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Like saramc, we use a bucket, for us its an 8 gal bucket or 10 gallon white brute. The bigger the bucket the harder you can stir and not make a mess, you can drop a drill stirred into a 10 gall brute and go full power, that will dissolve any honey. We cover it with just a dishtowel over the top secured with a bungee, if you seal the primary then stuff can condense on the lid where if its just covered with a towel it can breath during the primary fermentation. There is so much gas produced you dont have to keep it sealed to protect the mead. That makes it easy to get in there and stir a couple of times a day. I am wondering if this is more of a beermaker thing where carboys are used and airlocks put on very soon since beer has such a higher pH and lower alcohol and needs to be protected much more than wine or stronger meads? Its also a lot easier to mix everything up and get some air into the must in a bucket vs carboy.

Is there any advantage to doing to whole fermentation from start to finish in a carboy? Does it help the more traditional meads that dont have fruit? Do traditional meads oxidize easily? I havent made enough of them yet to uderstand about making traditional meads.

WVMJ

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Old 12-29-2012, 01:16 PM   #7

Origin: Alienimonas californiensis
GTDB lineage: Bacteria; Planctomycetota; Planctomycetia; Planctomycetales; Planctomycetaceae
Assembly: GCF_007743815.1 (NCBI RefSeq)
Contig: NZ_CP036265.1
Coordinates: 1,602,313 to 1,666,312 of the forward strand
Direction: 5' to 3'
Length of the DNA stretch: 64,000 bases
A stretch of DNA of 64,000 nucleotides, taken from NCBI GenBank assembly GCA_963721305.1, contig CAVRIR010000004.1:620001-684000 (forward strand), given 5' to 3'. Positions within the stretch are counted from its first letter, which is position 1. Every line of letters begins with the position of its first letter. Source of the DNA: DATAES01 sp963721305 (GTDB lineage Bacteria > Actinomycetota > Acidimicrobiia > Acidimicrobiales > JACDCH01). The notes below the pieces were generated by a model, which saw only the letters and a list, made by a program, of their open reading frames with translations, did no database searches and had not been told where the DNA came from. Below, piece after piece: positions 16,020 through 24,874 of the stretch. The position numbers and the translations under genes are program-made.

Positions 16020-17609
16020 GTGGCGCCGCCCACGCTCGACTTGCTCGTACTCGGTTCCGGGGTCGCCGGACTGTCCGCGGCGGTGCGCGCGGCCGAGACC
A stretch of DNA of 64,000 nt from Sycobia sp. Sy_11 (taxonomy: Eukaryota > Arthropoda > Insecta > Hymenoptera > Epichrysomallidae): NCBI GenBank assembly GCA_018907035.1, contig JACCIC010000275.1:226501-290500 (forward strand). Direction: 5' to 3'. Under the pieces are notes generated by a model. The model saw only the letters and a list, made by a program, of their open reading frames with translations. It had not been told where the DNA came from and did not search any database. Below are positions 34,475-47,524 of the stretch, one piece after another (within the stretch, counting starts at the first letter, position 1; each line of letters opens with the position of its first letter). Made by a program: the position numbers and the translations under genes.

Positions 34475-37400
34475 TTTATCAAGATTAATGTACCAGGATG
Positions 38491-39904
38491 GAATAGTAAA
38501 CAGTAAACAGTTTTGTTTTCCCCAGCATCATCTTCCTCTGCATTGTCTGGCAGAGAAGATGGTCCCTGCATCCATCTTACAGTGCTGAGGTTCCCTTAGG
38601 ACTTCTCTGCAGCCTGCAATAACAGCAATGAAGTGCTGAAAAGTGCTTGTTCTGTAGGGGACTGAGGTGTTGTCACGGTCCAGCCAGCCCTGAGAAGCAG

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So that fact that its not bubbling is fine it smells right how long do I leave it in the bucket before I rack it to a secondary?

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Old 12-29-2012, 02:48 PM   #8
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Quote:
Originally Posted by jackfrost View Post
So that fact that its not bubbling is fine it smells right how long do I leave it in the bucket before I rack it to a secondary?
I typically transfer from primary bucket to carboy/airlock when the OG has dropped by 2/3 or 10 days maximum. I do not use airlock while in primary.
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Old 12-29-2012, 02:55 PM   #9
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Quote:
Originally Posted by saramc View Post
I use a bucket for my primary, always. That way I do not have to mess with blowoff tubes and such. The bucket allows easy access for stirring and for working with fruit.
Yep, me too. It's easy to remove bags of mushed fruit out of a bucket, but not out of a carboy!

After primary, the wine/mead/cider/ is racked to a carboy and airlocked.
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Old 12-29-2012, 02:56 PM   #10
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Originally Posted by WVMJ View Post
Is there any advantage to doing to whole fermentation from start to finish in a carboy? Does it help the more traditional meads that dont have fruit? Do traditional meads oxidize easily? I havent made enough of them yet to uderstand about making traditional meads.

WVMJ
I can't think of any reason that a carboy would be preferable for primary. It would be more difficult I'd think to add your nutrients at the sugar breaks and to stir, although it would be possible.

Meads don't oxidize quite as easily as wines, but there is a risk if too much headspace is left or if the mead is splashed when racked.